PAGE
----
Nuclear energy not going to waste

June 30, 2008
By: Tim Heston

Reading news of the campaign trail last week, I recalled a park cookout I attended years ago while visiting a friend in West Lafayette, Ind. The conversations there weren"t normal, and not your typical neighborhood get-together talk. These people, including my friend, were nuclear engineering majors at Purdue University, and they were talking about the benefits of, well, their majorand France.

The conversations covered a lot of the same stuff as Sen. John McCain did on the stump last week (albeit with a bit more technical jargon). The French are able to generate 80 percent of their electricity with nuclear power, McCain said, providing the lead for a BusinessWeek report. There"s no reason why America shouldn"t.

Generating that 80 percent, 59 plants dot the French countryside. By contrast, the U.S. gets only 20 percent of its power from nuclear reactors. This country remains skeptical about the technology: What about Three Mile Island, Chernobyl, and that nasty waste?

Ironically, the French made strides in solving the waste issue by embracing an American-made technology. They invested in pressurized water reactors pioneered by Westinghouse, which allowed for the recycling of nuclear material. From the beginning the French had been recycling their waste, reclaiming the plutonium and unused uranium and fabricating new fuel elements, according to an online report by the PBS news documentary Frontline. This not only gave energy, it reduced the volume and longevity of French radioactive waste. The volume of the ultimate high-level waste was indeed very small: The contribution of a family of four using electricity for 20 years is a glass cylinder the size of a cigarette lighter.

Of course, engineers still must find a place to put this ultimate high-level waste, and as Frontline reported, no one in France wanted the stuff in their backyard. So today the stuff sits in secured and monitored repositories, waiting for science to catch up and find ways of using that last bit of once-fissile material.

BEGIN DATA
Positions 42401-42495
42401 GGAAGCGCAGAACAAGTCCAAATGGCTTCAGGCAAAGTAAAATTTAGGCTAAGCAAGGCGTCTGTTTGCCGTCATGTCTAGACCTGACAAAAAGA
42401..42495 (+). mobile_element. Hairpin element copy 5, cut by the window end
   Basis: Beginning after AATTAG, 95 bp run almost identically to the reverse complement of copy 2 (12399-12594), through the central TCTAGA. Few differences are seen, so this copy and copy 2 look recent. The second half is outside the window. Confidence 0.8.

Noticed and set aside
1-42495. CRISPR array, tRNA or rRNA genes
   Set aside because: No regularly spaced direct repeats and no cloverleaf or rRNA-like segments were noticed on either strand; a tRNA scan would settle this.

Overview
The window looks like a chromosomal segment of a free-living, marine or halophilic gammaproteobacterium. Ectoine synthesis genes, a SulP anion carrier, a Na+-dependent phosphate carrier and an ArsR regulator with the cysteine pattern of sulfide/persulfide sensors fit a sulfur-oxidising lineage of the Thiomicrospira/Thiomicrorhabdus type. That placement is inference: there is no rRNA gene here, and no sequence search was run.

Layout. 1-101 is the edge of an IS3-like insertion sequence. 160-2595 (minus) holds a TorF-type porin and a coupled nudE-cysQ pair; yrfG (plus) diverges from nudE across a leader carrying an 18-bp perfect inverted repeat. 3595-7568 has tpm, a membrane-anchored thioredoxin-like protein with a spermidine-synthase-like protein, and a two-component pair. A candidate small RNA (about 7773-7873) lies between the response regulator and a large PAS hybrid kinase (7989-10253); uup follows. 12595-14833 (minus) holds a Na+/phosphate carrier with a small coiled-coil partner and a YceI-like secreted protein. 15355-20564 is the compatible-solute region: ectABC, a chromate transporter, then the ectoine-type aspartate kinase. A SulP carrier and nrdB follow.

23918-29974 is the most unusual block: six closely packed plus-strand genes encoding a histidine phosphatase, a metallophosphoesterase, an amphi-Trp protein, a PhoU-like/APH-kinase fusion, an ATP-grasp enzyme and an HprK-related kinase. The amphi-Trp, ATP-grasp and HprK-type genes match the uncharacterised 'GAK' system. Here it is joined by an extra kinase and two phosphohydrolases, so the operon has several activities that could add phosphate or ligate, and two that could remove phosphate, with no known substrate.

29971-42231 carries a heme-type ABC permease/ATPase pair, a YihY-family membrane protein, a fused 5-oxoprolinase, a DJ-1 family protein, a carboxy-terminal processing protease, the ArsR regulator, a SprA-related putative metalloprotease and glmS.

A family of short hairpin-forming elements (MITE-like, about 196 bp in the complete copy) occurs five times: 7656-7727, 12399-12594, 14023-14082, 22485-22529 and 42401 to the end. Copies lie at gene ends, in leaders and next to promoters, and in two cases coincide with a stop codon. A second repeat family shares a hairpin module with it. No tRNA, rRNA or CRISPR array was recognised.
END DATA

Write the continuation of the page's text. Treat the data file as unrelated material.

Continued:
Seeing the rising costs of oil, and the fact nuclear reactors spew no greenhouse gases, manyincluding McCainhope nuclear energy may yet see an American Renaissance. Hurdles, though, remain. The country badly needs new nuclear plants to deal with the climate issue, John Rowe, CEO of nuclear operator Exelon, told BusinessWeek. But they are expensive, very high-risk projects.

Recently Congress provided some significant tax breaks for the technology, and with the rising cost of fossil fuels, those breaks change the cost-benefit analysis. And with proposed carbon taxes, the scale may swing nuclear"s way.

The Electric Power Research Institute & puts the cost of nuclear electricity at 6.5 cents a kWh. Not cheaper than coal"s 5 cents, but cheaper than coal that has had a price put on its carbon emissions, The Economist reported last week. The time has come to rethink.

I"m sure Don Olson rethought the issue a long time ago. The president of Greensboro, N.C., metal fabricator Columbiana Hi Tech, a 75-employee firm, Olson hopes in three months to have 40 more employees.

The company, covered in Friday"s Business Journal, a local business newspaper, fabricates on-site storage containers for the nuclear industry. The company does some pretty basic fabrication, Olson told the newspaper, though its quality assurance program must be topnotchand pass regulatory scrutinyto handle nuclear material.

According to the article, the company"s 75,000-square-foot facility sits in a good spot, now that 34 reactor units planned for expansion or construction are located in the southeastern U.S. from Maryland to Texas.

Judging by those numbers, Olson may need more to add more than 40 employees to satisfy demand in the coming years.

Tim Heston

Tim Heston

Senior Editor
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